Overturning a split panel of the Houston [14th] Court of Appeals, the Texas Supreme Court has restored a trial court’s denial of plaintiff’s motion to exclude the testimony of a defense witness under Texas Rule of Civil Procedure 193.6(a). That rule prohibits “a party from offering the testimony of a witness who was not timely identified unless the court finds good cause for the untimely disclosure or the failure to timely disclose would not cause unfair surprise or unfair prejudice.”

Andrew Jackson v. Kristen C. Hitchcock Takara, as Representative and Independent Administratrix of the Estate of Reuben Blair Hitchcock (No. 22-0288; delivered September 1, 2023) arose from an accident in which Hitchcock fell from the bucket of a front-end loader while trimming a tree on Jackson’s property. Though Hitchcock was able to drive home after the fall, he was later that day transported to a hospital, where he died a month later. Hitchcock’s estate sued Jackson, asserting negligence and gross negligence. A jury trial ensued, in which the jury found no negligence on the part of Hitchcock or Jackson. The trial court entered a take-nothing judgment for defendant. Over a dissent by Chief Justice Christopher, the court of appeals reversed, holding that the trial court abused its discretion by admitting at trial defense testimony by Jackson’s neighbor, on whose property Hitchcock had lived for many years. The court determined that the testimony “probably caused the rendition of an improper judgment” and was thus inadmissible under Rule 193.6(a).

SCOTX reversed and rendered for the defendant. Plaintiff argued that defendant did not give notice of the neighbor’s testimony until two weeks before trial, that the notice was insufficient because it did not give the plaintiff contact information, that the notice did not specify the matters upon which the neighbor would testify, and that plaintiff’s counsel’s efforts to reach the neighbor by phone were unsuccessful. Defendant countered that it had timely notified plaintiff of the testimony under an agreement with plaintiff’s counsel to extend the discovery period (which did not appear in the record) and that plaintiff’s counsel knew about the neighbor and “brought her up multiple times during [plaintiff’s] deposition. Based on this evidence, the trial court found no prejudice or surprise and that plaintiff “was certainly aware of [the neighbor] and her involvement with the decedent,” which included his mental and physical capacity for doing the tree work at issue in the case.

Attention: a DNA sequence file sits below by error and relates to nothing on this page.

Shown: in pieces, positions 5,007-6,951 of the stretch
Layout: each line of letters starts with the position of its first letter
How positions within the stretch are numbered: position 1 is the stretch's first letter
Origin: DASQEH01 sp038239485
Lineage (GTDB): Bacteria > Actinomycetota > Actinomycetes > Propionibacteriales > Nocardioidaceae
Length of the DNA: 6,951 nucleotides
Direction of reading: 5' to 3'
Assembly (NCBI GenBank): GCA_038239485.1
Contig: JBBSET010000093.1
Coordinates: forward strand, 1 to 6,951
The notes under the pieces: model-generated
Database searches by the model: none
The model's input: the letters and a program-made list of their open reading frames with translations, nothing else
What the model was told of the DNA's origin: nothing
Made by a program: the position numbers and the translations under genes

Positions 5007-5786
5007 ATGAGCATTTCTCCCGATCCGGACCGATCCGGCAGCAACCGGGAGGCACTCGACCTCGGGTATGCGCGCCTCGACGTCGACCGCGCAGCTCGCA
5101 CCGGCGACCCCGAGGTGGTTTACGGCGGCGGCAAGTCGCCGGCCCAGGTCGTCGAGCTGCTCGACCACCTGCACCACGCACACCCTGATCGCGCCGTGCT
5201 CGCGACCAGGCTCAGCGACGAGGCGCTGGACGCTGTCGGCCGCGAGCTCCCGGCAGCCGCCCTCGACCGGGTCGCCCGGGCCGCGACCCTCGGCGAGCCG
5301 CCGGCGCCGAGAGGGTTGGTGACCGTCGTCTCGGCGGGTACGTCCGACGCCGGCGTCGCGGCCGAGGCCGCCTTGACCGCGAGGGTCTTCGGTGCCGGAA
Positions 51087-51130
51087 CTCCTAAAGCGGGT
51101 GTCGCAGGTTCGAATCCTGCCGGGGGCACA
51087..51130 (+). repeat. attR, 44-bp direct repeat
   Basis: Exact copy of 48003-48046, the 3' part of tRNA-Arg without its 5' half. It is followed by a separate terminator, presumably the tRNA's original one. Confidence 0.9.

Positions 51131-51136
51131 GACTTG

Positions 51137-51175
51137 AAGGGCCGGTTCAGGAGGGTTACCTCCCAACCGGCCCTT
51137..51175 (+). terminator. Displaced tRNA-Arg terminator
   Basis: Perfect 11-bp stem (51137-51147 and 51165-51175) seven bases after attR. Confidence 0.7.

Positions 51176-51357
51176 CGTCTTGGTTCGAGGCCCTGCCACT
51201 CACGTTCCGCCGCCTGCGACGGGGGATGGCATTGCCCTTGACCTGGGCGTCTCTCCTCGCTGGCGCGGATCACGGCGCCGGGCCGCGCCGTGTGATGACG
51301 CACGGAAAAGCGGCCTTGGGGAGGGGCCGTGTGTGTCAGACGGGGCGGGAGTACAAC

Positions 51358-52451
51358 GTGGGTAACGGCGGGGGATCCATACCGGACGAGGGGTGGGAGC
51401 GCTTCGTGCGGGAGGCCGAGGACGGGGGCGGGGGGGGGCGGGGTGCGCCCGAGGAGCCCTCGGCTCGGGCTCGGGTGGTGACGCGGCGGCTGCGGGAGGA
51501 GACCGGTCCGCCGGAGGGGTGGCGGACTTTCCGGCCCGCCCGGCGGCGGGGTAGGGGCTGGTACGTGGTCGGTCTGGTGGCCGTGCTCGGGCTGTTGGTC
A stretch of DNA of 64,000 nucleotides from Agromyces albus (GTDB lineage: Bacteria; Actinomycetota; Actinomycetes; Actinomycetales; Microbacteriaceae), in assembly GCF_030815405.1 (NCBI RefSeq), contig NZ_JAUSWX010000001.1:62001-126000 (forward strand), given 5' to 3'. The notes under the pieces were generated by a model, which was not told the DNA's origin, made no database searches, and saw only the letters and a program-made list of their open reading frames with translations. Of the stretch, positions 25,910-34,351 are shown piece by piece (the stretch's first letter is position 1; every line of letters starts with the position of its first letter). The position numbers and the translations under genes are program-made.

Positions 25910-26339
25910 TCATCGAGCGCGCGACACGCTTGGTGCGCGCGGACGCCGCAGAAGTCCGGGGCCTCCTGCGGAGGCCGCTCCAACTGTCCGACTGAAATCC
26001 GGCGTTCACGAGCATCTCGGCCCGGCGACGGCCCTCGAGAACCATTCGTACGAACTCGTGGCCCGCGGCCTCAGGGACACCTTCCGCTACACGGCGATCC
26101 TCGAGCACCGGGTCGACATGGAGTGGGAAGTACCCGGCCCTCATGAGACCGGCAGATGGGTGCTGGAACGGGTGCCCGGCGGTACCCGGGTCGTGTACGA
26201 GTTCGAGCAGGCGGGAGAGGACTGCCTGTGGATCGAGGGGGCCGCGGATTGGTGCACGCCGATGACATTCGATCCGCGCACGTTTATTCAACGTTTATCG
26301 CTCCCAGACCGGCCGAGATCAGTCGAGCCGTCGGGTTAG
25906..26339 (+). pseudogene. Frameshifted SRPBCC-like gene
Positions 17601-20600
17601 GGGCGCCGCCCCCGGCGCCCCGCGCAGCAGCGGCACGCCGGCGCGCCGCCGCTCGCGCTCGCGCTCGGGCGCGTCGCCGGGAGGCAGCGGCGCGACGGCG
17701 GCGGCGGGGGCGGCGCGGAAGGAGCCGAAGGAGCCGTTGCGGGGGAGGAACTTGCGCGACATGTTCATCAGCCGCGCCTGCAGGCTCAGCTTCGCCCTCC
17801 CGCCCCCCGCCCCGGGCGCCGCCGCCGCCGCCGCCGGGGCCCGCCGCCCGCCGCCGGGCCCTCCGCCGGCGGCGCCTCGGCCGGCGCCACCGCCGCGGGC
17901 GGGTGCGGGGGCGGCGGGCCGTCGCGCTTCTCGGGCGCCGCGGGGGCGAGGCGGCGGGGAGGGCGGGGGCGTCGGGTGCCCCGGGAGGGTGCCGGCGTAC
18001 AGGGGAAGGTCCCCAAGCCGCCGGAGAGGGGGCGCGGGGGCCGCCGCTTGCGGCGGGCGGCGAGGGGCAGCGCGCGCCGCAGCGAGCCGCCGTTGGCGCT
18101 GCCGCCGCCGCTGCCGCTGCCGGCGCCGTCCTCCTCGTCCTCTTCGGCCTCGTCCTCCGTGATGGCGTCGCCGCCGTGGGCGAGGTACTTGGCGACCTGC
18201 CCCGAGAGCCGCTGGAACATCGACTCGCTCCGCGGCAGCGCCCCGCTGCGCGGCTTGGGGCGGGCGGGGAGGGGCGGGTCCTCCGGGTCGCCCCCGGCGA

The panel majority held that because the purported agreement between plaintiff and defendant to extend the discovery period “was neither written nor filed as part of the court’s record” and that the parts of plaintiff’s deposition in which plaintiff’s counsel referred to the neighbor likewise did not appear in the record, that evidence could not be considered in support of the trial court’s ruling to admit the testimony. Without that evidence, therefore, defendant could not establish unfair surprise or unfair prejudice. The panel majority further concluded that since “Hitchcock’s physical and intellectual capabilities were a central issue at the trial and [the neighbor] was the only disinterested witness who saw Hitchcock regularly enough to testify,” admitting her testimony was probably harmful. As the Court put it, “[t]he majority particularly took issue with [the neighbor’s] testimony that Hitchcock had a ‘policy’ regarding the use of a tractor bucket as a work platform, noting [plaintiff] had no reason to discover such a policy before trial and no evidence in the record supported its existence.”